Merck’s COVID-19 pill partner in India sees a short-lived boom

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For a drugmaker licensed to produce Merck & Co.’s promising COVID-19 pill and sell Russia’s Sputnik V shot, Dr Reddy’s Laboratories Ltd. is surprisingly mellow about the rewards it expects from these medical breakthroughs even as virus waves continue to hit parts of the world.

“COVID-19 portfolios are going to be short-lived, G.V. Prasad, its co-chairman and managing director,” said in an interview at the company’s headquarters in the southern Indian city of Hyderabad.

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“Life-cycles tend to be shorter, the opportunity will be very competitive, so I don’t see COVID medicines as a driver of profit.”

And this is despite Dr Reddy’s, one of India’s largest drugmakers, gearing to export Sputnik shots next year and expecting regulatory nod to produce Merck’s antiviral drug molnupiravir within weeks.

The reason: multiple licensees for the Merck drug will cap profits and manufacturing glitches for Sputnik have led to loss of precious time as the world’s second-most populous nation was ramping up its inoculation drive.

Even as oral COVID-19 pills from Pfizer Inc. and Merck are being hailed as game changers in the fight to curb the pandemic, generic drugmakers are getting a reality check that there may not be too much money on the table for them.

With nearly every country eager to secure a drug stockpile -- the disease looks on course to becoming endemic -- the mounting pressure to ensure drug access is forcing innovators to sign a bevy of production pacts.

Dr Reddy’s shares fell as much as 2.5 percent during Mumbai trading on Thursday, the most in nearly a month, extending this year’s decline to 10 percent. The benchmark S&P BSE Sensex fell as much as 1 percent during the day.


Dr Reddy’s is one of five Merck licensees in India.

The agreement that was announced in end-April when the country was in the grip of a devastating virus wave, allowed these five generic drugmakers, including Cipla Ltd. and Sun Pharmaceutical Industries Ltd., to supply molnupiravir to India and more than 100 low- and middle-income countries.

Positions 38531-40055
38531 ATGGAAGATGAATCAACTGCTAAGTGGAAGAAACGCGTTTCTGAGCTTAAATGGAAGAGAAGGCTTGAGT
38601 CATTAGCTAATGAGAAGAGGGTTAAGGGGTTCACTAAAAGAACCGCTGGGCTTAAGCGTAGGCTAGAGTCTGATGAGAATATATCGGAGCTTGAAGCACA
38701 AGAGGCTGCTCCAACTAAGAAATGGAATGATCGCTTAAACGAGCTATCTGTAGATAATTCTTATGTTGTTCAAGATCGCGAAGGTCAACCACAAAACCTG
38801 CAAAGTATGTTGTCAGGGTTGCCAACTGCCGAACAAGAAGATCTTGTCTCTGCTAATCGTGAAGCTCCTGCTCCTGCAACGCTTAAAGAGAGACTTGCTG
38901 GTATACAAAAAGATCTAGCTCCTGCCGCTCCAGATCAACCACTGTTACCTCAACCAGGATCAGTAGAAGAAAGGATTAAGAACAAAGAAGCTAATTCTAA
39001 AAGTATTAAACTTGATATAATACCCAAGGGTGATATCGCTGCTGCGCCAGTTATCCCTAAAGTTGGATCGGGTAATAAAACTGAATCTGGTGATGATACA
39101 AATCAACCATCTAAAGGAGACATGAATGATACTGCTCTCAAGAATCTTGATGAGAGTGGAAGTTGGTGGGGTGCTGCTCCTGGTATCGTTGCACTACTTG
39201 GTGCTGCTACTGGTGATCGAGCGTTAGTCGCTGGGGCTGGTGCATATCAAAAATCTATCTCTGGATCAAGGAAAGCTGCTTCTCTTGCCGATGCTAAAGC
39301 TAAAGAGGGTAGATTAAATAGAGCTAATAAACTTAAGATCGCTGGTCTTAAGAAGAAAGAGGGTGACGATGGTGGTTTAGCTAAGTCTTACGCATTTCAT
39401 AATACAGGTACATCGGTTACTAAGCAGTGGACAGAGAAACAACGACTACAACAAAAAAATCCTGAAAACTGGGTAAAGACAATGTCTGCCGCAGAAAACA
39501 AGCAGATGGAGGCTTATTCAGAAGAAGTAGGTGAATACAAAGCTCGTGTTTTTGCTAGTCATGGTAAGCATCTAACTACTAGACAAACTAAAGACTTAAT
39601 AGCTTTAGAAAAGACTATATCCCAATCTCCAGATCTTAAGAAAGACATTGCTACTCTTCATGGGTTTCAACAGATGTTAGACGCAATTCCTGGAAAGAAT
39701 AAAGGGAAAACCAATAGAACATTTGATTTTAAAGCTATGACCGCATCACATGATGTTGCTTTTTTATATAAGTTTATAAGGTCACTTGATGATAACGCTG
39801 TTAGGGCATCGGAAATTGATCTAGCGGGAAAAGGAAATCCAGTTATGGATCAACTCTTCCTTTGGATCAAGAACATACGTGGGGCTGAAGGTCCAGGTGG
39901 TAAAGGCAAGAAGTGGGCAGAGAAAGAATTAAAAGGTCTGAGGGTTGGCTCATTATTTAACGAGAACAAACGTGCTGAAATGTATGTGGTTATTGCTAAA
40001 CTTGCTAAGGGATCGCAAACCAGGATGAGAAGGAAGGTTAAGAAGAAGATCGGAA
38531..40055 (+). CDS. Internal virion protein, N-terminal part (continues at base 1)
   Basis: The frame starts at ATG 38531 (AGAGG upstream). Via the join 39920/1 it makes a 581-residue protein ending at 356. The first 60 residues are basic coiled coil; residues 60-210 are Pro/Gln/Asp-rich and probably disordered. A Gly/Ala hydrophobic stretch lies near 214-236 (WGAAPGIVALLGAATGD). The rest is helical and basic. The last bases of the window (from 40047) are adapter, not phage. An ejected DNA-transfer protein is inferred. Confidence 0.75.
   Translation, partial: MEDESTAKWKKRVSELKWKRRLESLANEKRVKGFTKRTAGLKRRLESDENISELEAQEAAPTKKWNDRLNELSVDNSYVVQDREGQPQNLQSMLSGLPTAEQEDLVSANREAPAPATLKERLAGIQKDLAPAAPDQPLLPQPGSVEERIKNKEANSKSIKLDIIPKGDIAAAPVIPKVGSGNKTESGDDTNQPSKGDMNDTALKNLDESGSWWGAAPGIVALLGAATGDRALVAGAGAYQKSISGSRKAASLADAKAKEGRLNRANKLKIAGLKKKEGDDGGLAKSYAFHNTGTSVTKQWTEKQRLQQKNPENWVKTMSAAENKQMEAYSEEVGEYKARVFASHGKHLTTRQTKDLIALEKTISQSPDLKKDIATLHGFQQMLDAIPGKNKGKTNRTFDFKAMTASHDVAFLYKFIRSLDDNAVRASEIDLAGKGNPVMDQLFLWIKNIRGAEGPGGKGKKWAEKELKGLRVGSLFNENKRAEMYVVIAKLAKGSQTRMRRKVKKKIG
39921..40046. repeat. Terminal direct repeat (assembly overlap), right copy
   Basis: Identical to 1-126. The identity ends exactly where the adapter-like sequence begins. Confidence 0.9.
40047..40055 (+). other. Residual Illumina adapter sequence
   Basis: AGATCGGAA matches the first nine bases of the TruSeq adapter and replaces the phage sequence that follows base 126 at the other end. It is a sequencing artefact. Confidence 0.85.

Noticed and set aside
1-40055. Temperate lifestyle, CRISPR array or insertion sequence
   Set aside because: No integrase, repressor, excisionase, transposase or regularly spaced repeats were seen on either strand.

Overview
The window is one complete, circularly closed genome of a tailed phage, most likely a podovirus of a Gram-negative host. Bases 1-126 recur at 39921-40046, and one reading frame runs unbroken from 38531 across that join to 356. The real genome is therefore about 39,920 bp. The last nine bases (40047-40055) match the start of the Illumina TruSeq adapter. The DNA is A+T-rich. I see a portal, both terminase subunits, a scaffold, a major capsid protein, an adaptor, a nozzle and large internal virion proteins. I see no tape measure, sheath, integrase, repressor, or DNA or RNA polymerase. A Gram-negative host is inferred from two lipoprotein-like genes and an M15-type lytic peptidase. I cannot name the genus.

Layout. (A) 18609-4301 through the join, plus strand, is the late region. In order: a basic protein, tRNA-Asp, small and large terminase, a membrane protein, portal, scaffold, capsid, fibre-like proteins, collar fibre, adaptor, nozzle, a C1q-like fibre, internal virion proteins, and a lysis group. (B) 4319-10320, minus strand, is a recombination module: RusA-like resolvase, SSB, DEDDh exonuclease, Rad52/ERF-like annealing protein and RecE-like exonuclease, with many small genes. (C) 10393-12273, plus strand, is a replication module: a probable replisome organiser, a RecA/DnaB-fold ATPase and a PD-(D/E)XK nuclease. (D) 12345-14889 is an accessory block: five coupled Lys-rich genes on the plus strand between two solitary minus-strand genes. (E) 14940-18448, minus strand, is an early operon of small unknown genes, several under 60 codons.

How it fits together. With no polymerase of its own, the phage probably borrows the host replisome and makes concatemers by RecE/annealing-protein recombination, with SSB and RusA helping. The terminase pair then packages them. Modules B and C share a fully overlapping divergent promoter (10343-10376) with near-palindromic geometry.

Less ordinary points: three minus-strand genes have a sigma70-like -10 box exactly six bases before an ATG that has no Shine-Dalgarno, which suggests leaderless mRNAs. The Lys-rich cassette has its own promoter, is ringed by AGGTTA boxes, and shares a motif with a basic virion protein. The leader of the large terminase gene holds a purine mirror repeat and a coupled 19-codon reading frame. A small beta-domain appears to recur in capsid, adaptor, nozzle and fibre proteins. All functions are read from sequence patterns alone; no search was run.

Last month, Merck announced a pact with United Nations-backed Medicines Patent Pool, allowing the latter to issue sublicenses to provide the drug in underserved areas.

The pessimistic forecast from Prasad comes soon after Pfizer said it will expand access to its COVID-19 pill to 95 low-to-middle income nations, also through the Medicines Patent Pool.

Pfizer said it will allow the treatment to be licensed to generic-drug manufacturers to churn out cheap versions -- something India’s huge pharmaceutical industry is well equipped to do since it involves chemical techniques which are mature and well-established, unlike the exotic mRNA technology deployed in the American drugmaker’s COVID-19 vaccine.

To be sure, Dr Reddy’s surprised analysts with a 31 percent jump in its latest quarterly profit, padded in good measure by its range of coronavirus treatments including remdesivir. But that windfall is unlikely to be sustained, explained Prasad, as daily infections in India slip to less than 15,000 cases from a record high of over 400,000 cases in early May.

The country has also administered more than a billion vaccine doses, with more than half of its nearly 1.4 billion population receiving at least one shot. Recent antibody surveys are suggesting most Indians have been infected at some point.

Fast evolving

“The pandemic has come down, the demand has come down and there are a lot of manufacturers because these companies gave licenses to multiple people,” said Prasad. “Treatment is evolving very fast.”

He declined to comment on the volumes Dr Reddy’s is looking to manufacture of Merck’s Covid pill but downplayed its earning potential in the longer run. “It will be an opportunity, but not a massive opportunity, Prasad said, adding “of course there will be initial stockpiling by governments and all that.”

Dr Reddy’s is also downbeat on Sputnik after it ran into widespread second-dose manufacturing challenges. Last year, the state-owned Russian Direct Investment Fund, or RDIF, chose the drugmaker to run distribution and Indian testing. The shot also gained local approval in April, but the production plan floundered soon after.

Despite RDIF signing deals with a handful of Indian manufacturers to produce hundreds of millions of doses a year for local and export markets, those targets have so far been missed.

Shortage of second doses from Russia forced India to send back “something like 2.7 million shots” because they ran past their six-month shelf life, Prasad said.

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